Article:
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Unlike the superficial romance in the first half, he gradually comes to get to know a prickly young Tamil woman, Aishwarya Rajesh, from his job selling textiles.  She doesn’t have time for his slick ways, but he gradually wins her over, daring her to smile.  “God wants us to smile at least once a day.”  This is one of his many pronouncements.  Her boss puts her in a tight spot keeping a rich French client happy, and she turns to Dulquer in desperation.  Like Dulquer, she lives alone with her father.  I wish their romance had been fleshed out a bit more, but what was there was very nice to watch.  I wasn’t completely happy with the ending to their story, which involved a prank on Dulquer’s father, Mukesh.

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Does Dulquer learn the value of hard work and create a company out of nothing with his friends and win the big client?  Does he reunite his father with the rest of the family after proving just how responsible he can be?  What do you think?  While the story can be predictable, I found the journey a welcome time pass, especially with the warm father-son relationship portrayed by Dulquer and Mukesh.  I was also fascinated at an inside look at the textile industry in India!

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Margaret and I saw this film together, and her review has a very interesting take on Dulquer’s character’s expressions of love contrasting with the rest of the family’s obsession with commerce and money.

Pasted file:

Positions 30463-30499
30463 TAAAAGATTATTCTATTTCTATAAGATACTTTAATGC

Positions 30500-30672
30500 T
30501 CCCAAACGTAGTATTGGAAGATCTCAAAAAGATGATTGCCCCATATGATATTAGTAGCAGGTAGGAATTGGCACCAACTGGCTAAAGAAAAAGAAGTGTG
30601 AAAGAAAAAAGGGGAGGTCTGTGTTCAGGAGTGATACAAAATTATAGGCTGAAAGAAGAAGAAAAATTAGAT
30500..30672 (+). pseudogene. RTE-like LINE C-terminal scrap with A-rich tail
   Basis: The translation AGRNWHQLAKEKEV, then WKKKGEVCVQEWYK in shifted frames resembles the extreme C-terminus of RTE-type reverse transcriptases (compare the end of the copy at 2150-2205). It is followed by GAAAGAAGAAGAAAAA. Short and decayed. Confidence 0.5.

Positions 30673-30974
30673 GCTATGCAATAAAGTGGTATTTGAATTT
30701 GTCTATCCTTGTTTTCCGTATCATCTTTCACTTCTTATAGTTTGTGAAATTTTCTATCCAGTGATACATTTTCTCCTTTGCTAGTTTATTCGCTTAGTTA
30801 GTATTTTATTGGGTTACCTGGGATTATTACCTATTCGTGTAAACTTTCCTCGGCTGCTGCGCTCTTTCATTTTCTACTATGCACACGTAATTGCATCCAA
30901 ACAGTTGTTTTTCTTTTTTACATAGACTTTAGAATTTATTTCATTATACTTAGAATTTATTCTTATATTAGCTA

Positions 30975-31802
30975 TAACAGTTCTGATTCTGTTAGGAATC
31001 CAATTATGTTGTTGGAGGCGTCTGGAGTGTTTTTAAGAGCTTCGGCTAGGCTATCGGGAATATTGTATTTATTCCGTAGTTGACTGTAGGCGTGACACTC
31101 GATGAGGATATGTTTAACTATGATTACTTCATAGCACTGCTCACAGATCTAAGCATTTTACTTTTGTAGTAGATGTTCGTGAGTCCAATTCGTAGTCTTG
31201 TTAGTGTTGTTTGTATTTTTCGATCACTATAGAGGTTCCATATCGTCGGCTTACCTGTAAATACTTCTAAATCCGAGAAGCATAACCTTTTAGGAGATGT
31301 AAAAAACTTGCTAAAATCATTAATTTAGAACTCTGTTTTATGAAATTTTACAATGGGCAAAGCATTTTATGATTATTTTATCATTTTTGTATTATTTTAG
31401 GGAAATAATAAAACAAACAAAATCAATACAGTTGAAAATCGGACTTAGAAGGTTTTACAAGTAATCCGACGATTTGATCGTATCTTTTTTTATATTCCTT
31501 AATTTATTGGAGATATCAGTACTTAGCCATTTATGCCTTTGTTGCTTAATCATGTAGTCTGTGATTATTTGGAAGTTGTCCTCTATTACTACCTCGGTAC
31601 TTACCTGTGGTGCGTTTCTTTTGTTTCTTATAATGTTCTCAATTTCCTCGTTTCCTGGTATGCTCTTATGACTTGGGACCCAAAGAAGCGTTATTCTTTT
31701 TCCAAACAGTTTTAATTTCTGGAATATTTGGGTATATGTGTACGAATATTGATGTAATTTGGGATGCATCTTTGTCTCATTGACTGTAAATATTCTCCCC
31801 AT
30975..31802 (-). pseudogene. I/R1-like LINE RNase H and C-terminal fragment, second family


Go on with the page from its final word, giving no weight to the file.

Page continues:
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My Top 10 Indian Films of 2016

It’s still January, if barely, right?  This is a list of my favorite films in Indian Cinema released in 2016.  I have not seen every film released, by a long shot, but I’ve seen quite a few of the top releases in Hindi and Malayalam cinema in theaters.  I still haven’t seen Pink, although that is definitely on my list, and it’s now on Netflix streaming.

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1.  Kapoor and Sons (Since 1921)

Kapoor and Sons  was hands down my favorite Indian film of the year.  I just love the way the cast interacts.  It feels like you’re a voyeur in a real family and their drama.  I will admit that Sidharth is the weak link, but Alia and Fawad are so great in this.  Fawad Khan especially just blew me away.  And the soundtrack!  Kar Gayi Chull is my phone ringtone for a reason, because I never tire of hearing that hook.

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2.  Kammatti Paadam

Dulquer Salmaan had an amazing year, but Kammatti Paadam is just a masterpiece.  I’m so glad I saw this Malayalam gangster epic in a theater.  I was nearly shell shocked by the experience of seeing this Rajeev Ravi film.   Dulquer is our eyes into this world of gangsters, and dalit toughs.  He is very, very good, but the two actors, Vinayakan and Manikandan steal the show.

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3. Udta Punjab

Alia Bhatt also had a great year.  I’m still thinking about how fantastic she was in Udta Punjab, a film filled with great performances.  This is the film that introduced me to Diljit Dosanjth.  And how great was Shahid Kapoor as the comic relief?  This was an entertaining film, but also one with an important message about how the drug trade affects everyone– a message the censor board tried to suppress, and thank goodness they did not prevail.  Udta Punjab is currently streaming on Netflix.

kali-malayalam-movie-wallpaper-0922-006394. Kali

Oh my goodness, Kali is such a tense thriller.  Kali means rage.  I admire the script and how the director kept me on the edge of my seat. I did not know what would happen next at any given moment. I felt that anything could happen. And I loved that about this Malayalam movie!  The first half is a personal story of a marriage with young man with anger issues.  Then the second half grips you by the throat.  Dulquer Salmaan gives another stellar performance in a great year, matched by Sai Pallavi.